District attorney's officials said at the time of Dunlap's hiring, nationwide criminal records were not reliable or common. Dunlap's coworkers likely would not have known about his violent past unless he'd self-reported.
In 1996, Dunlap was arrested for sexually abusing a minor female family member. Then-Deputy District Attorney Walt Beglau prosecuted Dunlap, who was found guilty by a Marion County jury and sentenced to prison.
He died there in January 2002.
But because he was convicted of a felony sex crime, Dunlap had been required to submit his DNA, which was still on file.
Detective wanted to be sure
The DNA match made Dunlap a strong suspect, prosecutors said, but Hinkle kept working to cement the connection and close the case.
Because Fairview closed in 2000, employee records were difficult to track down. The detective was able to find payroll records confirming that Dunlap was working at the training center the day Landers disappeared.
His job sorting laundry prior to washing made it highly improbable that his DNA could have transferred accidentally onto Landers' clothing and survived the washing process.
Tracking down old photos of Dunlap also proved difficult. The Tennesse Department of Corrections provided detectives with two mugshots of Dunlap taken right before he was paroled. When the detectives compared the photos with the 1979 composite sketch, the resemblance was clear, prosecutors said.
Two of the four witnesses who saw Landers' the day she disappeared were still alive and able to help with a photo line-up.
Both witnesses picked the photo of Dunlap out of five other similar-looking men. Although they weren't 100 percent certain, they noted that he looked like a man they saw talking to Landers before she went missing.
Dunlap's former co-workers recalled that he would often leave work early, loiter near the bus stop near Fairview and offer patients rides.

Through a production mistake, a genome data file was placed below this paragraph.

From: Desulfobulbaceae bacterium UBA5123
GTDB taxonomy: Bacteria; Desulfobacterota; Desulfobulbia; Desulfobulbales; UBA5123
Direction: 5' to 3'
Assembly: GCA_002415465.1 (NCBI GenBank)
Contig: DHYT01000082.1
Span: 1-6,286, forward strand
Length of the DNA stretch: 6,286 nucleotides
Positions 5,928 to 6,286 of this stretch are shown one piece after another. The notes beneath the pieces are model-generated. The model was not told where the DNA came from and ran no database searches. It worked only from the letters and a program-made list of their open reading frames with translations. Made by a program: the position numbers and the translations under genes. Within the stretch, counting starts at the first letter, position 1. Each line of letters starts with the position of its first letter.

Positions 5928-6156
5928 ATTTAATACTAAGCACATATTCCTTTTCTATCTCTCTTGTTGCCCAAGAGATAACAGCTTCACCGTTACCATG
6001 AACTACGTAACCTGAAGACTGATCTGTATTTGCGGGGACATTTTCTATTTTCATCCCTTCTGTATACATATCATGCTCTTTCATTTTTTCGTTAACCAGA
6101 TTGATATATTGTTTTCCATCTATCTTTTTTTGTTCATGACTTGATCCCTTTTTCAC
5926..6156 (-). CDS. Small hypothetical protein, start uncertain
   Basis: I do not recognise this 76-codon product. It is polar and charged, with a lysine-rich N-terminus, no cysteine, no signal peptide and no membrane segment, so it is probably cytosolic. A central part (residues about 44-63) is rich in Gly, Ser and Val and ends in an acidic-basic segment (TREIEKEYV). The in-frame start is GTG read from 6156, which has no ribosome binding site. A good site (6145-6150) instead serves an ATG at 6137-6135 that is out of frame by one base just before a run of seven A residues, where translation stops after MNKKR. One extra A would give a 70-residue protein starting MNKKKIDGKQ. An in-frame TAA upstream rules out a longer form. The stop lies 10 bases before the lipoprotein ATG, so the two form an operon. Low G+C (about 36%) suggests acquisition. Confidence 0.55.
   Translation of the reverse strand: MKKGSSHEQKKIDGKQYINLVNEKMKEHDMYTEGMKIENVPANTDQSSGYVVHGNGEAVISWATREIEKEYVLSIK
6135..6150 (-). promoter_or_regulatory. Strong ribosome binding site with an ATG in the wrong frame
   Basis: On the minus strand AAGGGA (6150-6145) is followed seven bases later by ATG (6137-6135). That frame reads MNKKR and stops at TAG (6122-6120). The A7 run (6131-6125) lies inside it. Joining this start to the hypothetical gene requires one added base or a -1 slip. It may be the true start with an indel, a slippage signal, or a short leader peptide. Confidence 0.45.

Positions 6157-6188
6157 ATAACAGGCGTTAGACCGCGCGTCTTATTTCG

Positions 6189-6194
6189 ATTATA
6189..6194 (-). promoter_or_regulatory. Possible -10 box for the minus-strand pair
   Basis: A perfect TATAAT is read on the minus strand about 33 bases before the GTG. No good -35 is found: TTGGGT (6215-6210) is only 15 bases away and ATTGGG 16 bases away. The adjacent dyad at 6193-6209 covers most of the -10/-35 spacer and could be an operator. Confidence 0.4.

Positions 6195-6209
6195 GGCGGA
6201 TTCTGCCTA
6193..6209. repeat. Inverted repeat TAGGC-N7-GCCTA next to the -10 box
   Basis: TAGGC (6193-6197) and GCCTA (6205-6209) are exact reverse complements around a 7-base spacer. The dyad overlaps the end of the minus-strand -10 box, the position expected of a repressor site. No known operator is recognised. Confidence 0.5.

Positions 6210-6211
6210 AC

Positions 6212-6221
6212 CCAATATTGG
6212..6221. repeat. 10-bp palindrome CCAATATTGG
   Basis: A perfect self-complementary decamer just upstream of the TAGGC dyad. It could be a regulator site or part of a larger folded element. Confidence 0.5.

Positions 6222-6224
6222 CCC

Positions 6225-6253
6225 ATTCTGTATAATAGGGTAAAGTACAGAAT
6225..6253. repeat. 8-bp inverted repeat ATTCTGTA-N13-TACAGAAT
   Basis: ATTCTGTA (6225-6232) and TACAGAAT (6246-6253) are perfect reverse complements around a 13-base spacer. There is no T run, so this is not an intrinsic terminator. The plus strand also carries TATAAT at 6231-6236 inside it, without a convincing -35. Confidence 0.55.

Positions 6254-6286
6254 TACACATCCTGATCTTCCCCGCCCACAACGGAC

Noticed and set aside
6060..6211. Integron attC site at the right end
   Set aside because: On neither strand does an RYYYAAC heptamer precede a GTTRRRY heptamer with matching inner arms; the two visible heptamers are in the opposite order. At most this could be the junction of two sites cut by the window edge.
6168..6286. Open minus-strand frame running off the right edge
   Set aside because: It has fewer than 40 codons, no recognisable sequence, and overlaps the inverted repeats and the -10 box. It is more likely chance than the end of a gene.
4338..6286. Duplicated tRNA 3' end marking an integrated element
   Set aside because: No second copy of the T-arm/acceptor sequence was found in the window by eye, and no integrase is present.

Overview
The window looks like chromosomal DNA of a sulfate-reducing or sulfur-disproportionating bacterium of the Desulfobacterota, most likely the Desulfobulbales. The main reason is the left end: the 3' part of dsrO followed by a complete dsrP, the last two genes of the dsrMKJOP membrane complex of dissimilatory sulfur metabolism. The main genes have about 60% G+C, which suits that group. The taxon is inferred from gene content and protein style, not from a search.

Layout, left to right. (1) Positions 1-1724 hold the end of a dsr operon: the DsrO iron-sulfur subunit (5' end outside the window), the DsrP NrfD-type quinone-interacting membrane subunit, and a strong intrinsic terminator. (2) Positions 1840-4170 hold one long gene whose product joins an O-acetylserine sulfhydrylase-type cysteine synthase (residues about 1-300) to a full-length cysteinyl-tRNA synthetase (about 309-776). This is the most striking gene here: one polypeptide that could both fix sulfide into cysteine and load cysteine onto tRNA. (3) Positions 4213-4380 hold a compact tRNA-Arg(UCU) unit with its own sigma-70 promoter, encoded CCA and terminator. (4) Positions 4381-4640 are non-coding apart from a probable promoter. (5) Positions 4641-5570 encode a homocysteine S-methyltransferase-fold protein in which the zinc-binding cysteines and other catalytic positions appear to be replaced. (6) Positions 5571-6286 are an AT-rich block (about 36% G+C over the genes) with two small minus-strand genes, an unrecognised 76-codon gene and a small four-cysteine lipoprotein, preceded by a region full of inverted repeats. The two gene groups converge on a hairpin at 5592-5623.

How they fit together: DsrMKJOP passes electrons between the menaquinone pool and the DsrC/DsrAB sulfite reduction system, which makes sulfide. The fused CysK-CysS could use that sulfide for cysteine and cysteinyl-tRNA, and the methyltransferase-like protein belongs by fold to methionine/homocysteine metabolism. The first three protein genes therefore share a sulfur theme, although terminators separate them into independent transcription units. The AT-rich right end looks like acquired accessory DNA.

Dunlap's widow and step-son said he drove a car similar to the one seen by witnesses the day Landers was killed. His step-son also said he and Dunlap hiked in the Silver Creek Falls area where Landers' body was found.
With the case assigned to Marion County Deputy District Attorney Paige Clarkson, prosecutors reviewed the reports and evidence.
They determined Dunlap was solely responsible for Landers' murder.
Prosecutors theorized that her small stature made her "the perfect target for a sexual predator like Gerald Dunlap."
They added that Dunlap, then 43, likely offered Landers a ride then threatened her with a knife and attempted to sexually assault her.
"Janie's unexpected level of strength and resistance, however, would have both surprised and frustrated Dunlap who resorted to killing her when his sexual attack was thwarted," prosecutors said.
Dunlap's 5-feet-10-inch, 190-pound and murderous rage ultimately overpowered his victim. He stabbed Landers repeatedly and beat her to death.
Had he been alive today, he would be charged with murder, Clarkson said.
She said the case never would've been solved without the "persistence of a little sister who never forgot," the dedicated work of detective and the courage of the 1996 victim to report her abuser and endure the trial.
"It is because of her that Dunlap could never hurt anyone again and, most importantly for this case, his DNA was on file," Clarkson said.
On Monday, Hinkle was able to return Landers' belongings to her family. He presented Hooper, now 52, and her father Richard Landers, 84, with a pair of earrings and two small hair ties.
"It's not much. But it represents the end to this case," Hinkle said. "We're grateful we could do this for Janie. We're hopeful her family can find closure to this horrific chapter of their lives."
For questions, comments and news tips, email reporter Whitney Woodworth at firstname.lastname@example.org, call 503-399-6884 or follow on Twitter @wmwoodworth